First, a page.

Automated Testing and Development of WSN Applications [chapter]

Mohammad Al, Jochen Schiller, Elfriede Fehr
2011 Emerging Communications for Wireless Sensor Networks  
Introduction Over the course of time the application range of Wireless Sensor Networks will become more varied and complex. A WSN may consist of several hundred sensor nodes, which are independent processing units equipped with various sensors and which communicate wirelessly. WSNs can be compared to wireless ad-hoc networks, but the sensor nodes are constrained by very limited resources and suit the purpose of collecting and processing sensory data. Therefore it is increasingly important to
more » ... gramme it with the corresponding efficiency. Programming can become more productive and robust, if it is subject to a systematic and structured software development process, which enhances application and accommodates for the sensor network's operating conditions. The pivotal approach for this can be found in the automated Software development process, during which administrational functionalities, which are suitable for the operation of the Sensor Network, are integrated. This constitutes the approach of our proposed Tool-Chain ScatterClipse (Al Saad et al., 2008b) . The architecture centric method of the model driven paradigm (Stahl et al., 2006) is used for the automation. New in this case is that the models are not only used for documentation or visualisation: The semantic and expressive formal models also act as a method to completely and concisely represent important concepts as well as the domain's (platform's) basic conditions. Such specific, yet technology neutral models, are inputted into the configurable code generator and after their validation the corresponding software artefact is generated and distributed to the appropriate platform (wireless sensors nodes). The high degree of automation accelerates the development and testing of applications, which are already running on sensor nodes. Furthermore substitutability and reusability of the software artefacts are increased, because the artefacts, alongside the automated code generation, are represented by their respective models. Both increase the development process's productivity. The model driven code generation is used to furthermore generate a largely tailor made code, so that only the required amount of code is generated for the sensor node's intended roll. Thus the scarce memory space is not only optimised, but also unnecessary calculating and energy intensive software modules are avoided. The decreased portion of manually written code also reduces the possibility of a programmer's careless mistakes. In this process the validation on the model level plays an important role, because 4 Emerging Communications for Wireless Sensor Networks 42 the earlier a mistake (bug) is discovered in the development process the more robust and reliant it will become. For automation purposes an appropriate generative infrastructure was developed ScatterFactory (Al Saad et al., 2007a) and ScatterUnit (Al Saad et al., 2008a) , which constitutes the backbone of our platform or Tool-Chain. For the modelling a graphical editor, based on the Eclipse Modelling Framework and the Graphical Modelling Framework (GMF), was developed. For the examination of the basic conditions, which are linked to the respective models, a real time validation was integrated into the editor, which also makes the development process more robust. OpenArchitectureWare (oAW) framework is used as the code generator, where the corresponding code is automatically generated from the inputted model and this code is then deployed onto the deployed sensor nodes. All frameworks are Eclipse platform open source projects. Furthermore the emphasis lies on the integration of essential functionalities, which regard the administration and Management of the Wireless Sensor Network, with the model driven software development process. These shall not be isolated, but shall be seamlessly combined with attributes like configuration, bug fixing, monitoring, user interaction, over the air software updates as well as sensor status visualization (Al Saad et al., 2007b) . This combination potential is an important character of the platform. The realisation of such combinations was achieved by the plug-in oriented architecture in accordance with the Eclipse platform. On the one hand the user can operate certain plug-ins (functionalities) independent from each other, so that a "separation of concerns" is achieved, and on the other hand the user can navigate the different plug-ins collaboratively at the same time, whereby coherence is achieved. In order to improve the platforms productivity, its main features can be accessed in local as well as in remote, or internet based, mode. For this reason one can, for example, operate the administration and configuration from a computer in one location (for instance in a development or test laboratory) while the sensors are deployed in real world conditions (for example an experiment field) in a different remote location. This was realized by an ordinary client/server architecture.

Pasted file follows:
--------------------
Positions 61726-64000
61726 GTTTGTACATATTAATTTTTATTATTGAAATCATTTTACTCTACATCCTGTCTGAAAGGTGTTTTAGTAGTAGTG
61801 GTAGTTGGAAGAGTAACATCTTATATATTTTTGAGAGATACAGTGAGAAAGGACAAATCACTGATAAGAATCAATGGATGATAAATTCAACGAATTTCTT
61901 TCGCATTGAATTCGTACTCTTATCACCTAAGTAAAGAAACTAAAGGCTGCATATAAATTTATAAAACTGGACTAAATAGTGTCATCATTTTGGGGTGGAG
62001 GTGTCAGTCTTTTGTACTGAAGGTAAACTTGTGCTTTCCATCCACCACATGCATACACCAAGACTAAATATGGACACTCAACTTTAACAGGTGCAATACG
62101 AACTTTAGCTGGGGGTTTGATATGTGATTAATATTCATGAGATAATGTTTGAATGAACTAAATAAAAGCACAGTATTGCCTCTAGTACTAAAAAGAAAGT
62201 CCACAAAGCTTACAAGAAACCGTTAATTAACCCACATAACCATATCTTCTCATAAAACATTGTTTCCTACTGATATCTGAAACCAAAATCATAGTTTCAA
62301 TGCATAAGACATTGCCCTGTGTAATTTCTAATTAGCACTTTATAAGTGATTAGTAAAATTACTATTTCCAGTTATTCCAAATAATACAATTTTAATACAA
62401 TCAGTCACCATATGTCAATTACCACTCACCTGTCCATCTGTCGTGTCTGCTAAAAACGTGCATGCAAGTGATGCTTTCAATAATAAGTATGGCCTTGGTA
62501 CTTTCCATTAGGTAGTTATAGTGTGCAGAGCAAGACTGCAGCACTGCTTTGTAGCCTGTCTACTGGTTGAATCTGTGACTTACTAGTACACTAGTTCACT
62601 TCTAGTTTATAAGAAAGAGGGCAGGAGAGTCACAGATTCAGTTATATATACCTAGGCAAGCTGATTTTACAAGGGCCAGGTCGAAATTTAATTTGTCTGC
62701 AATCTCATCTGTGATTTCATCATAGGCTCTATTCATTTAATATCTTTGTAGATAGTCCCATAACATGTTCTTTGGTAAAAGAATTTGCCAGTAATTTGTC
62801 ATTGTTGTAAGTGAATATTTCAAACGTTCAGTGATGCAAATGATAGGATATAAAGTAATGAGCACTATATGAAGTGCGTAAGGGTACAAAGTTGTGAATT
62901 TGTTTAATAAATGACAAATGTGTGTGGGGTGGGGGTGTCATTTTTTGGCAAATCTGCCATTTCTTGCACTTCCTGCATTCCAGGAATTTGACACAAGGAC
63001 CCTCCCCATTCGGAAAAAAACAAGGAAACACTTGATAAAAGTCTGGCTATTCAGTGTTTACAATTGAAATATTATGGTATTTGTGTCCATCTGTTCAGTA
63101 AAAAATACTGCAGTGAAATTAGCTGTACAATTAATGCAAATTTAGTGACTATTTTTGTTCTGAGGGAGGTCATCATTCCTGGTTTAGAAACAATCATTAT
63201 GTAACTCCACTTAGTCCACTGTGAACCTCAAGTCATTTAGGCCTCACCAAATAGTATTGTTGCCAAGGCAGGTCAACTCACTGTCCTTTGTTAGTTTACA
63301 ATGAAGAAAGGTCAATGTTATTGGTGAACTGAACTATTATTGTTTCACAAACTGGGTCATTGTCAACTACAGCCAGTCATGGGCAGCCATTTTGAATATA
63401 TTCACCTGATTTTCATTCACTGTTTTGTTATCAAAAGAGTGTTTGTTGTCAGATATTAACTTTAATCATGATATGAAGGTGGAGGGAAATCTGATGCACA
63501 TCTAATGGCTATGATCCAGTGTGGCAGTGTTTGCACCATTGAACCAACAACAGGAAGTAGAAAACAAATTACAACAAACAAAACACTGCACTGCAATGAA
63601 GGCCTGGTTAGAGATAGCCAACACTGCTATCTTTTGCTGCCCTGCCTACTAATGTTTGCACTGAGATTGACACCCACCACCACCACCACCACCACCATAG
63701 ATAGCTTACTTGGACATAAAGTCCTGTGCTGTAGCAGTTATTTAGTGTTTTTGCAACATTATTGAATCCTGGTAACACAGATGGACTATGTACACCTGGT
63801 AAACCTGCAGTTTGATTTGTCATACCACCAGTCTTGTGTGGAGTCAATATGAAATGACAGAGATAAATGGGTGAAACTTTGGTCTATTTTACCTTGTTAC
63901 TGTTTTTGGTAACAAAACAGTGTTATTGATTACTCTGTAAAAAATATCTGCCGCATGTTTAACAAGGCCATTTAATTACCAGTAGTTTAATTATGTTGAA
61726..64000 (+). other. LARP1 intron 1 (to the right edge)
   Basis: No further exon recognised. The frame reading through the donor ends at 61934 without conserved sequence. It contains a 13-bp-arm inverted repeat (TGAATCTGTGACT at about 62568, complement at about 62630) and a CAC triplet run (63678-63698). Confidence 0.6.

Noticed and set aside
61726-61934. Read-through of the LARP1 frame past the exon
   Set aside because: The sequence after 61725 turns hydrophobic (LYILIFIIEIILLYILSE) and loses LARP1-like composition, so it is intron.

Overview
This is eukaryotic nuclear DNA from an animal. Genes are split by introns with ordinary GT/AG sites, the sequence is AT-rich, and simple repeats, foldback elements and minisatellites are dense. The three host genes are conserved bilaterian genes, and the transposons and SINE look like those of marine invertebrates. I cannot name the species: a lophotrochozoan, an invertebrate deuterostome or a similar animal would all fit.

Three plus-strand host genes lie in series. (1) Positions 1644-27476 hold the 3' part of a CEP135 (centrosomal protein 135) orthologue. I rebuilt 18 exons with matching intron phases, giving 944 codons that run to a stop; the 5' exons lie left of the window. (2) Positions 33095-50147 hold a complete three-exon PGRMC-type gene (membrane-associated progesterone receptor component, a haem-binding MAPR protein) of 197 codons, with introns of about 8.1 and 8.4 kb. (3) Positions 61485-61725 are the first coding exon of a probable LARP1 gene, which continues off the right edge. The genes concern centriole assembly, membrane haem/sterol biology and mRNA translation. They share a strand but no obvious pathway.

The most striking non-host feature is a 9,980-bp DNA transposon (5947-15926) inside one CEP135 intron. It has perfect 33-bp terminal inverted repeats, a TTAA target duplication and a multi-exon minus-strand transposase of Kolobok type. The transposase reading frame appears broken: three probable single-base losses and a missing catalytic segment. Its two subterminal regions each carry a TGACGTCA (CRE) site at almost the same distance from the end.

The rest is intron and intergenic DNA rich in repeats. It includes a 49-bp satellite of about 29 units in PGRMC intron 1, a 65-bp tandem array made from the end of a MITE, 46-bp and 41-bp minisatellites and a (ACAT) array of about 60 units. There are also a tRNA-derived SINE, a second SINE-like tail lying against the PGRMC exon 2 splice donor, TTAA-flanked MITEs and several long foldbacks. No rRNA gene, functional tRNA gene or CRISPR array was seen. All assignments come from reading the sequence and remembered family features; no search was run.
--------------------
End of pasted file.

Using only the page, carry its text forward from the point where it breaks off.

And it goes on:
doi:10.5772/10511 fatcat:dnsskhavh5dizb3l5kigdximci